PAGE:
There’s nothing quite like a solid goal you’re working toward to keep you motivated and single-minded in your effort to succeed. In other words, if your mind is devoted to a singular pursuit, you have little time left over to even consider allowing alcohol or drugs to get a toe-hold.
While it may not be recommended to wrap your entire life around a specific goal, it is a good idea to be driven to achieve and succeed. That leaves little extra time for recreational alcohol or substance abuse — much less binge drinking.
5. Stay Busy
The college experience may very well be one of the best in your life. And staying busy is one of the best tips on how to stay sober in college. There are plenty of things to provide distractions from urges to consume alcohol or use drugs. In fact, you really can’t walk out the door of your room without tripping over some sort of event, party or invitation if you live in dorms. Even if you live off campus, though, there are plenty of on-campus events to keep you busy as often as you’d like.
These are just some of the ways you can stay busy while avoiding alcohol and the temptation to indulge in alcohol or drugs:
- Work. Get a part-time job. This will not only help you fill hours in your day, but it will also provide you a little extra money to cover expenses and luxuries while you’re in college. A part-time job during college also helps you gain practical work experience that will give you an edge over others who have no actual work experience on their resumes upon graduation. It’s even better if you can find a part-time job or paying internship in your chosen field. Those can often turn into full-time positions upon graduation.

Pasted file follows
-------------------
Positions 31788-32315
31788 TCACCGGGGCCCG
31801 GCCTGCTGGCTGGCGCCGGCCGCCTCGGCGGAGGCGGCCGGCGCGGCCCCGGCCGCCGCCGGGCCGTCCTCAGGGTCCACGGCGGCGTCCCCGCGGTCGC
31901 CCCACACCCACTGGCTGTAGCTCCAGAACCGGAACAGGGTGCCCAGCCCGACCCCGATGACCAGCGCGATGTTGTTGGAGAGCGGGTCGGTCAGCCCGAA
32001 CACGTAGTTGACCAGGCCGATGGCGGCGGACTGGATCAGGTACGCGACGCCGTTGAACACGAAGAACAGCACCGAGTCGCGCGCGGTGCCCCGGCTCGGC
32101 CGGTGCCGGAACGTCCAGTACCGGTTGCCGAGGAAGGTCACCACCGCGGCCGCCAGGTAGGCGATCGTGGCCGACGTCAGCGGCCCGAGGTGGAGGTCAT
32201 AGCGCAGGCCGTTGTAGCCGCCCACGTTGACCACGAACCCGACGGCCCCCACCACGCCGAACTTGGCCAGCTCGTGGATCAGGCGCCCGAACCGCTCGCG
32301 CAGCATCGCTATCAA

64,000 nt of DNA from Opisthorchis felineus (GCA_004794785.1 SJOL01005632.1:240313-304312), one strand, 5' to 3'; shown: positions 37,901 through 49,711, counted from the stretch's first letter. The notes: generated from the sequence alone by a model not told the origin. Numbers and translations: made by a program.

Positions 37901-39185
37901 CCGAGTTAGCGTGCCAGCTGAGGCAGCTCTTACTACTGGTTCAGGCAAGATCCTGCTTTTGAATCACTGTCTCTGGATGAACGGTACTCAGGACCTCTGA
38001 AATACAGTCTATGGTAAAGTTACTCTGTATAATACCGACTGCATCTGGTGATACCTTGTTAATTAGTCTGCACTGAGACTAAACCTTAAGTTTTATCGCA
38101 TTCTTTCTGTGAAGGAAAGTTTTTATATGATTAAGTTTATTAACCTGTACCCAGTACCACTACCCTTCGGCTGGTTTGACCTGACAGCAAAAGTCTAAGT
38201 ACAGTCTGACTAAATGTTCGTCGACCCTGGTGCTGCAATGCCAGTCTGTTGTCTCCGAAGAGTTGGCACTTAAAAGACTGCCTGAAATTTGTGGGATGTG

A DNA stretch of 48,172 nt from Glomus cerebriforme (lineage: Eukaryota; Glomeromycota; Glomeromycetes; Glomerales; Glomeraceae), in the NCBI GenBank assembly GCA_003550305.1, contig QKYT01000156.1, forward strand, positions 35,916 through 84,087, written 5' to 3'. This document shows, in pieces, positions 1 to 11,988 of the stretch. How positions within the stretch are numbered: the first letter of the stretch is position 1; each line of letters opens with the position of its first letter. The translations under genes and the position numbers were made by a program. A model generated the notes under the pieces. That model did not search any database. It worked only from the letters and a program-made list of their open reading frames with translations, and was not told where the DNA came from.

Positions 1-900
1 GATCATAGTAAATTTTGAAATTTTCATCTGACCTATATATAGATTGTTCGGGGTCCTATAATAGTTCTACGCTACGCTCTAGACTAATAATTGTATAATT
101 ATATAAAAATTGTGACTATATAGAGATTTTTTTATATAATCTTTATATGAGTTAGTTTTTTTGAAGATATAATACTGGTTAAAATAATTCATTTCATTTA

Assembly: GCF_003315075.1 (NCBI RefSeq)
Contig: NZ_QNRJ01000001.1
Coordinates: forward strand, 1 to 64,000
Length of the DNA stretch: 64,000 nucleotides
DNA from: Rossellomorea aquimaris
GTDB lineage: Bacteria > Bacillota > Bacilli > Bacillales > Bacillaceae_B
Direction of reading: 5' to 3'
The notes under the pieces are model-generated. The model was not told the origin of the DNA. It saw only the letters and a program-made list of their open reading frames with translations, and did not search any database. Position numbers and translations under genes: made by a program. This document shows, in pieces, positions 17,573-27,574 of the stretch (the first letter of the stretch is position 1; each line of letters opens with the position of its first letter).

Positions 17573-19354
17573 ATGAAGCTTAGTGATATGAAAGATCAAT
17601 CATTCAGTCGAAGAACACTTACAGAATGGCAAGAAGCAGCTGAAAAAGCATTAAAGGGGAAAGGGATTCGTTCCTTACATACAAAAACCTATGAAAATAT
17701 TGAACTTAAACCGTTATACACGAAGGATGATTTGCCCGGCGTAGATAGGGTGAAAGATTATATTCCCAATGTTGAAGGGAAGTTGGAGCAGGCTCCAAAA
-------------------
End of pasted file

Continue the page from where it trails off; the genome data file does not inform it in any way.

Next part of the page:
- Volunteer. If you’re not willing to commit set hours of your life each week to a part-time job, or you have no need for extra money, consider volunteering. Doing this allows you to give to others who are less fortunate and keeps your hands and mind busy. Choose wisely and avoid volunteering in situations that may prove too stressful for you, as that might increase a desire to drink to forget or deal with the stress.
- Play sports. Try out for a sports team at your college. If you’re not able to commit that kind of time, energy and effort to your sport of choice, consider joining an intramural team. Most colleges have plenty of those. Not only will this help keep your body conditioned and fit, but it is also a great way to let off some steam, de-stress and have a great time in the process. Good, clean activities like this, that are also fun, are what college life is all about — besides learning, of course.
- Join a band. If you play a musical instrument, college bands provide a close-knit family away from home while you’re in college. Participating in a marching and/or concert band is also time-consuming. Practicing the violin or flute, for example, fills up many hours in your day and gives you an opportunity to form close ties to your bandmates. Some colleges even have floors reserved for band members to help solidify those bonds. Just remember to choose your band friends wisely too, and avoid those who live their lives in pursuit of the next party.
- Find something better to binge on. Alcohol is only one thing people binge on. There are far better binge-worthy pursuits on Netflix these days than those at the nearest frat house.